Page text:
This summer has been full of some wild weather! We are in another long stretch of thunderstorms, right on the heels of firework-heavy holidays in both Canada and the USA. If you have a dog that suffers from thunder and/or fireworks phobia, you know all too well how hard this time of year can be on our pups. This blog will teach you how to help support your dog through these stressful situations.

First Off, Here Are Some Signs Of Storm Phobia:

  • hiding 
  • shaking
  • crying
  • excessive licking
  • urinating/defecating in the house
  • pacing
  • panting
  • drooling
  • restlessness
  • trying to escape or hide
  • looking to you for comfort

Although a clear cause is unknown, some dogs react more severely than others which could be due to genetics, breed, socialization or a lack thereof, and negative experiences. Some pups will start to display signs of fear and anxiety prior to a storm due to darkening skies, barometric pressure changes, increased wind, or rain without thunder present. 

How Can You Help? 

  • Provide a safe place for your pup where there is less stimuli from the storm. This could be a windowless room, their kennel with a blanket covering it, or closing the blinds. It can also be beneficial to turn on some sort of white noise - an app on your phone, the radio, or the TV, to try to drown out the thunder. 
  • Comfort them! There is some bad information circulating out there that indicates if you comfort your pup while they are anxious, they will see this as a reward for “bad” behaviour. This has been proven to be untrue, and in their heightened state of anxiety your dog is not in the right mindset to learn. Offering them calm comfort so as not to add to their anxiety (they can pick up on our stress, so try not to be outwardly worried about the storm or their behaviour) can definitely help, especially when your dog has a close bond to you. 
  • Even if your dog shows unwanted behaviour like peeing or pooping in the house, don’t yell at them or otherwise punish them. These behaviours are coming from a place of fear, not bad behaviour, and adding in punishment could make their storm phobia worse. 
  • Use a body wrap. You can find capes, vests, and even ear wraps that can help make your pet feel calmer. They apply gentle pressure which can help soothe them, and some ear wraps assist in blocking out noise.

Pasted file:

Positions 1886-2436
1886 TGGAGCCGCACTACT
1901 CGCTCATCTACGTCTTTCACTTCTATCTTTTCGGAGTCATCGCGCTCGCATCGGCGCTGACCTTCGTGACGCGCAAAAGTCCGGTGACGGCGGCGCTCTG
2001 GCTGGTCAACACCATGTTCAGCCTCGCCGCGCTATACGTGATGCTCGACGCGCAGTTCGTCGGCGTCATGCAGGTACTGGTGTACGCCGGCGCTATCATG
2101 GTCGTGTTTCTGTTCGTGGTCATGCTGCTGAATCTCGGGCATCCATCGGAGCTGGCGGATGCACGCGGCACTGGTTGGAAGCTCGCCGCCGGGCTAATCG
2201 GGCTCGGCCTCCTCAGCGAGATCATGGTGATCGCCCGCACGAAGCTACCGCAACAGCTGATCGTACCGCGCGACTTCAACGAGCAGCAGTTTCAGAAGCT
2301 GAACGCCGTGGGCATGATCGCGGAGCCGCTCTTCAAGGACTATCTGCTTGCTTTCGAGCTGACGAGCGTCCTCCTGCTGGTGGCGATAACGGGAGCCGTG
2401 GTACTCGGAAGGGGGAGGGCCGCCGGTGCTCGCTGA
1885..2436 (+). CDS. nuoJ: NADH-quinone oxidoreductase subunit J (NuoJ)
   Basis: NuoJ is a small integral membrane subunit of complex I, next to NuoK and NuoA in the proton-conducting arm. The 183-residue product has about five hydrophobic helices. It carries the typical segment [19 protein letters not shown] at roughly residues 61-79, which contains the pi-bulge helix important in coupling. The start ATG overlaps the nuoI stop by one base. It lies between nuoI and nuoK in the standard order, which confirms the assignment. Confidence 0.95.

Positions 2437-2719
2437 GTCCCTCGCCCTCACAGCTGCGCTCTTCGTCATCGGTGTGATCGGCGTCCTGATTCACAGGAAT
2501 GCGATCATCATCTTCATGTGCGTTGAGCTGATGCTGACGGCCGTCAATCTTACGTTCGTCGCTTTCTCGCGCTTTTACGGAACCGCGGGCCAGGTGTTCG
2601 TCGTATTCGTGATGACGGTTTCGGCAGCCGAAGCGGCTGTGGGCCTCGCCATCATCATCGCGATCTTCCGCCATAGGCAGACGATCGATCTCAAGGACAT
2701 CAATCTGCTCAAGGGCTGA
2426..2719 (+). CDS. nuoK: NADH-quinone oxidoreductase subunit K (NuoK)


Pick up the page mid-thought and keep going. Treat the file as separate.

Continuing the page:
• Make it a thunder party! This will likely only be effective if your dog has a more mild thunder phobia, but try to encourage playtime as an outlet for their nervous energy and a distraction. It is important not to force your dog to play if they are uninterested as this could lead to more negative associations. 
  • Distract them with a tasty treat! Chewing is a form of natural stress relief for dogs, so give them their favourite chew toy along with some peanut butter (xylitol free as this sweetener is highly toxic for dogs) or another favourite snack. This will help create positive associations as well as distract them. 
  • Give them a natural calming product, such as healthybud’s calming aid. This is best given ahead of the storm if you know it is coming but can also be given as a treat and distraction during a storm. 
  • If your dog suffers from extreme storm or firework anxiety, speak to your vet about prescription medication options. There are a variety of medications from antidepressants to anti-anxiety to sedatives, but your vet can help recommend which option is best for you bud. Some medications need to be given daily while others are used when a stressful event such as a storm or fireworks will be happening, but must be given anywhere from 30 minutes to 2 hours prior to be effective. These options usually work best when paired with other management techniques like the ones listed above. 

We hope that some of these tips make this stormy weather more manageable for you and your pup!